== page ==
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Wednesday, April 16, 2014

"Coast Live Oak" A Poem by Danielle Moragne, SHP'13

Photo taken July 2013 on the grounds of Sacred Heart Schools ~ Atherton, Calf
near Oakwood, the RSCJ Retirement Community

Coast Live Oak

A trunk
massive, contorted, and gnarled
splits and cuts its way into the sky,
demanding its place in the earth by spreading its roots.
Thick at first, then wean away,
like capillaries.

Though native only to the
Golden Coast,
the wide canopy,
dark leaves, and grand stature 
forge the confidence of a continent,
reminding us that we must respect
what we cannot change, and
that we must praise
that which is
than we.

~ Danielle Moragne, SHP '13

Friday, April 11, 2014

The Conge - A Poem by Kate O' Flaherty Chopin

Kate O'Flaherty Chopin
Sacred Heart Alumna, St. Louis - Class of 1898

The CongĂ© – 1867

The Congé is past and the frolic and fun
Was over, before it seemed scarcely begun;
For with playing and romping and teasing away,
The quick fleeting hours soon filled up the day.
But the morning was not to amusement devoted
For Madam to all of her “Brights” had allotted
The task (this displayed a heart ever trusting)
Of arranging and breaking and mending and dusting,
Her chemical tools, which of delicate make
We could easily handle and --- easily break.
There was Lizzie who thought with importance of air
That we could do nothing if she was not there,
And Frank --- thinking much, and speaking but little
Who handled with safety tools e’en the most brittle
While Katie O’F, poor unfortunate lass
Broke implements stoutest as though they were glass.
But this war of destruction, thanks, soon was to cease
And the room and its contents left happily in peace.
For kind Madam Hamilton, with due form and state,
Announced the dinner no longer could wait,
And arranging the girls with artistical taste,
Led the way to the hall without trouble or haste.
But ye Fates! On arriving I found ‘twas my doom
For what I presume of more benches or room,
To sit between Lizzie and Nina my cousin
Who seemed to have appetites due to a dozen,
And gave me scarce time to breathe or to think
With asking for butter --- the bread ---or a drink.
But between these demands which indeed were not few,
I found time to admire an arrangement or two
Of the garlands of flowers and pigs a la fry
Which in every direction were greeting the eye.
But all these howe’er beautiful sink into nought,
In considering the fun which the afternoon brought;
For through cellar and basement and garret so high,
We tumbled and tossed in the game of “I spy.”
Now into the barn yard --- the loft or the stable,
Hiding in every place ---any place that we were able;
And thrown into ecstasies of foolish delight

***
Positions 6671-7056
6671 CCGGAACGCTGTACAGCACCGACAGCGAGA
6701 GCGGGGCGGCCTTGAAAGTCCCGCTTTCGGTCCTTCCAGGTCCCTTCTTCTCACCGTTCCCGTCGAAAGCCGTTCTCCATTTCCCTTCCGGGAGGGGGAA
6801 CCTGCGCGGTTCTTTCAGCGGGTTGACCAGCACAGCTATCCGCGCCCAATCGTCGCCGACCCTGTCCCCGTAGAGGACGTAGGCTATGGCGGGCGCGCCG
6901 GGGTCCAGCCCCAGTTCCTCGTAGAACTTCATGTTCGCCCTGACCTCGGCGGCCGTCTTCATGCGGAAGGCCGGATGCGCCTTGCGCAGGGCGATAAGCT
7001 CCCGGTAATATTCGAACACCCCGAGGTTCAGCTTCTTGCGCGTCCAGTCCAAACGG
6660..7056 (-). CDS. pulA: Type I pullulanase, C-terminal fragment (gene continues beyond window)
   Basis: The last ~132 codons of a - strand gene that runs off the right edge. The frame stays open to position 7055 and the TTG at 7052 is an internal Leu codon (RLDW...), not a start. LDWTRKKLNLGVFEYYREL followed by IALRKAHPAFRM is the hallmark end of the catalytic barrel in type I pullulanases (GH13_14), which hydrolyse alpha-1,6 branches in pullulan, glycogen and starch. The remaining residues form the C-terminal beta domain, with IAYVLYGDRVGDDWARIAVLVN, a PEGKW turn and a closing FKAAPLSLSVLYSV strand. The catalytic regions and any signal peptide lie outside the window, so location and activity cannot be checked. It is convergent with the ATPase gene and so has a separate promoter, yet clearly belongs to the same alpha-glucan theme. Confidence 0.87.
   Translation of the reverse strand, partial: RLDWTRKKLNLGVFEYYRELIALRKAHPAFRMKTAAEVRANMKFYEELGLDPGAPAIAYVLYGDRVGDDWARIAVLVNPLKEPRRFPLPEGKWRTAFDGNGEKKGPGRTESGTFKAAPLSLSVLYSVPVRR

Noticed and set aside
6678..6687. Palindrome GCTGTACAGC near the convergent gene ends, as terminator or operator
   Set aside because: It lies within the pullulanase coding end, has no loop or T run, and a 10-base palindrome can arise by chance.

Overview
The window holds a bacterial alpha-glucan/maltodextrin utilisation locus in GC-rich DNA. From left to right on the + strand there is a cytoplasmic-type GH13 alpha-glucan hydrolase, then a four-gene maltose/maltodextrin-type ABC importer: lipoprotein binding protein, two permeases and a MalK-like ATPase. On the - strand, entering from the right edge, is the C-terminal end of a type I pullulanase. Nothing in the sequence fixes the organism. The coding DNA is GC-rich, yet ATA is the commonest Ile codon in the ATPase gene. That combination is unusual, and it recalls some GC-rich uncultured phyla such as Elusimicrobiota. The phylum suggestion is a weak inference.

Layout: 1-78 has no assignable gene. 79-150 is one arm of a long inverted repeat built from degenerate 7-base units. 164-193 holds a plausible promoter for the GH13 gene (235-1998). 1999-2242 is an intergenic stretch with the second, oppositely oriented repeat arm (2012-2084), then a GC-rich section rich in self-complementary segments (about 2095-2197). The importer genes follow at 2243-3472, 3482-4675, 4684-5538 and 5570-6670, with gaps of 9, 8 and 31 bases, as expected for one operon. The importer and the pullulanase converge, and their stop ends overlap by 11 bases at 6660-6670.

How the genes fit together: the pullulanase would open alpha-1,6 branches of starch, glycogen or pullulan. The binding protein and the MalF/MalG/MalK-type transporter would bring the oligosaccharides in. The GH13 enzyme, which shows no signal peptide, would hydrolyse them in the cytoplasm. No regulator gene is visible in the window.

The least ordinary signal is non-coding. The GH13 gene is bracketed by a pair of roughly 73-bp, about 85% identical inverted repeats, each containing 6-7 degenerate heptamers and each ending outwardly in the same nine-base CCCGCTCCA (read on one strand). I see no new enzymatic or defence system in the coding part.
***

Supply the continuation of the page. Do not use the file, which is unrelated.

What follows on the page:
At not being found or at seeking aright.
But at length Madam M. with mysterious air,
Comes whispering that the girls must prepare
To enter a room, shut out from all light,
To see a strange thing ___ a most wonderful sight;
Which sight we soon found was a new source of pleasure
Got up by “our Madam” whose mind is a treasure,
Ever teeming with jewels of science and fun,
And in whom we all think sets and rises the sun.
‘Twas a strange magic lantern which displayed a queer sight
Of devils in every conceivable plight.
Of hills and volcanoes; St. Peter’s at Rome;
Of Pantheons at Paris --- or a neat cottage home.
Of monkies and tigers and elephants rare ---
All displayed with precision and mentioned with care.
When, at the best part we are told we must leave;
For fear that the already fast fading light
Would leave us in fear at the coming of night.
And as I reluctantly arose to obey,
Though my reason said “homeward” my heard bade me stay.
So greatly put out --- nearly ready to cry,
I kissed my companions --- bade Madam good bye ---
And secretly knowing I’d no time to waste
Turned my steps towards home with all possible haste.

                                                      Written in 1867 By Kate O’Flaherty

Tuesday, April 8, 2014

Crow Song by Zoe Keithley

Zoe Marhoefer Keithely, attended Sacred Heart Lake Forest (1947-1951)

The little child's bones
inside me rattle and cavort,
play music when I walk.
The eros of the great engine
is their familiar; and how,
never sleeping, it draws
the juice along to force it
through the many narrows.
Again the ancient seeds
sprout in the collar of silt.
Oh, I am the holy child dancing
on the rim of the earth.
Forever is my name.

Poem by Zoe Keithley taken from Crow Song, Roan Press, 2009 

For further info on Zoe Keithley and her upcoming Roots Writer Series & Workshop on April 26, 2014 in Chicago, IL ~ click here. 

Sunday, April 6, 2014

A poem by Louise Imogen Guiney - "John Brown: A Paradox"

Louise Imogen Guiney
Alumna of Sacred Heart 

John Brown: A Paradox

Compassionate eyes had our brave John Brown,
And a craggy stern forehead, a militant frown;
He, the storm-bow of peace. Give him volley on volley,
The fool who redeemed us once of our folly,
And the smiter that healed us, our right John Brown!

Too vehement, verily, was John Brown!
For waiting is statesmanlike; his the renown
Of the holy rash arm, the equipper and starter
Of freedmen; aye, call him fanatic and martyr:
He can carry both halos, our plain John Brown.

A scandalous stumbling-block was John Brown,